Admins review tailgate rules

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Photo by Charlie Croom.

The University will carry out a comprehensive review of tailgating policies in response to the Nov. 19 incident at the Harvard-Yale tailgate when a U-Haul truck hit three people, killing one.

Administrators said the review, announced the same day as the incident, will focus on the logistical issues of tailgating at the Yale Bowl, including the use of U-Hauls and traffic flow. Associate Vice President for Administration Janet Lindner, who will lead the review in collaboration with the Yale College Dean’s Office and Yale Athletics, said there is not yet a timeline for the review’s completion.

“We’ve just witnessed a terrible loss, and we need to do everything in our power to put in place the sort of guidelines that can prevent such a tragedy from ever taking place again,” Yale College Dean Mary Miller said.

The Nov. 19 accident occurred around 9:39 a.m. as a U-Haul driven by Brendan Ross ’13 swerved and accelerated as it entered the tailgating area outside the Yale Bowl, striking three women before crashing into a smaller U-Haul. Nancy Barry, a 30-year-old woman from Salem, Mass., was pronounced dead at 10:16 a.m.

In addition to Yale Athletics and the Dean’s Office, the Council of Masters, the Yale Police Department and Yale Security will all be involved in the review, University Spokesman Tom Conroy said. Miller added in a Saturday email to the Yale community that the cities of New Haven and West Haven, as well as their police and fire departments, will also be consulted.

Conroy said since this year’s football season is over, there is plenty of time to conduct a thorough review before the next season.

The University already has “extensive” rules for the use of trucks at tailgates, Conroy said, such as that students cannot ride in the cargo area of trucks and that if the trucks carry alcohol, the driver must be at least 21 years old. Also, any beer kegs carried in trucks must be registered with the Athletics Department, and drivers of trucks must give their driver’s licenses and keys to the police and pass a sobriety test before they can leave the tailgate in their vehicles.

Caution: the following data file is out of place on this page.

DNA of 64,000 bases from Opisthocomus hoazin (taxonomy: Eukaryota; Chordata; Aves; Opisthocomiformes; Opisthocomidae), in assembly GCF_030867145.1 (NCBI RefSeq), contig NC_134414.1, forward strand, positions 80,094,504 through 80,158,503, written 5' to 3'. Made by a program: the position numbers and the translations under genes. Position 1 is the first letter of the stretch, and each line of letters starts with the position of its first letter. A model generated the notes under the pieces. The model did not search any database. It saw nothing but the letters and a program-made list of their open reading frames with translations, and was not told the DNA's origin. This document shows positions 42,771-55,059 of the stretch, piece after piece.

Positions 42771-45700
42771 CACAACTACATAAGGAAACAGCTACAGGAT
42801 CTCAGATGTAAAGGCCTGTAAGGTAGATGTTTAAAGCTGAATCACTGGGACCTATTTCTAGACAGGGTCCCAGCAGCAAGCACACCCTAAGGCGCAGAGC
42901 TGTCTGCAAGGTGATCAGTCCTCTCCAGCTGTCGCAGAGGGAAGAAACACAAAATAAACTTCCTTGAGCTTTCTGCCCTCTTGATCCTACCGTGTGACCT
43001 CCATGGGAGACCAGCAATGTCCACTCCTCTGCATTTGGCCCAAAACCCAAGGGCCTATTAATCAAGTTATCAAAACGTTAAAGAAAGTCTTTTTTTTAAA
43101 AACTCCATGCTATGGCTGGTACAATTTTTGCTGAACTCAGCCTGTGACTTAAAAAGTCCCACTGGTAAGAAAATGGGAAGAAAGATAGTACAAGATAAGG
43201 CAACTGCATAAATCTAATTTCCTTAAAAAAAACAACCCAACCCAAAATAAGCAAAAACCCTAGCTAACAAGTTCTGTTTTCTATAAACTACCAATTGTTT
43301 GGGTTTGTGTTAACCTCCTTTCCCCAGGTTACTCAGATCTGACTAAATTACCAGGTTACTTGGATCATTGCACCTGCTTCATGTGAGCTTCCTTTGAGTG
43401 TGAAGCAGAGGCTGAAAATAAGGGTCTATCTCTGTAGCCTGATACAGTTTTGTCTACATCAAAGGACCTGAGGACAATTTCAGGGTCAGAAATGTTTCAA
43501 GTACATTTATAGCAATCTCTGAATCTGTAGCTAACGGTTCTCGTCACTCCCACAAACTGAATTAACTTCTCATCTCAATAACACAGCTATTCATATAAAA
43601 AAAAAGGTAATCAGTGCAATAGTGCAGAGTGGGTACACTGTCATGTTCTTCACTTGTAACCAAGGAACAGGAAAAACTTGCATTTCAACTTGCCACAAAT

Lindner said she will examine the tailgating policies of other universities as part of the review process. Harvard has banned box trucks from its tailgate area in recent years, said Jeff Neal, a Harvard spokesman. A 2004 Harvard Crimson article said that U-Hauls were banned at Harvard because they damaged the field in the tailgate area and students were in danger of falling when they danced on top of them during the tailgates.

Yale administrators interviewed did not comment on which of the University’s tailgating rules might be subject to change.

Administrators have debated changes to tailgating rules three times in the past six years, sparking controversy among students. Yale strengthened regulations in 2005, which forbade tailgates from continuing past the end of halftime, prohibited drinking games and paraphernalia and banned students from climbing on vehicles during the festivities.

In 2007, the Council of Masters proposed a ban on U-Hauls, citing safety and health concerns. Former Council of Masters chair Judith Krauss told the News at the time that “the potential for injury is high” with U-Hauls. But the proposal was ultimately rejected, partly because students argued that U-Hauls were necessary to transport food, grills and other supplies to the tailgate.

This September, a committee of administrators in Yale College and the Athletics Department again tightened tailgate regulations. The new rules required that students wear wristbands indicating whether or not they are of legal drinking age, made all tailgates register ahead of time and banned glass bottles and charcoal grills.

Following the announcement, students spoke out against the new rules, and administrators ultimately reversed a new policy that would have forbidden alcohol from being served at residential college tailgates, though the other changes remained.

The New Haven Police Department has launched an investigation into the Nov. 19 crash, which is expected to last “weeks,” according to department spokesman David Hartman.

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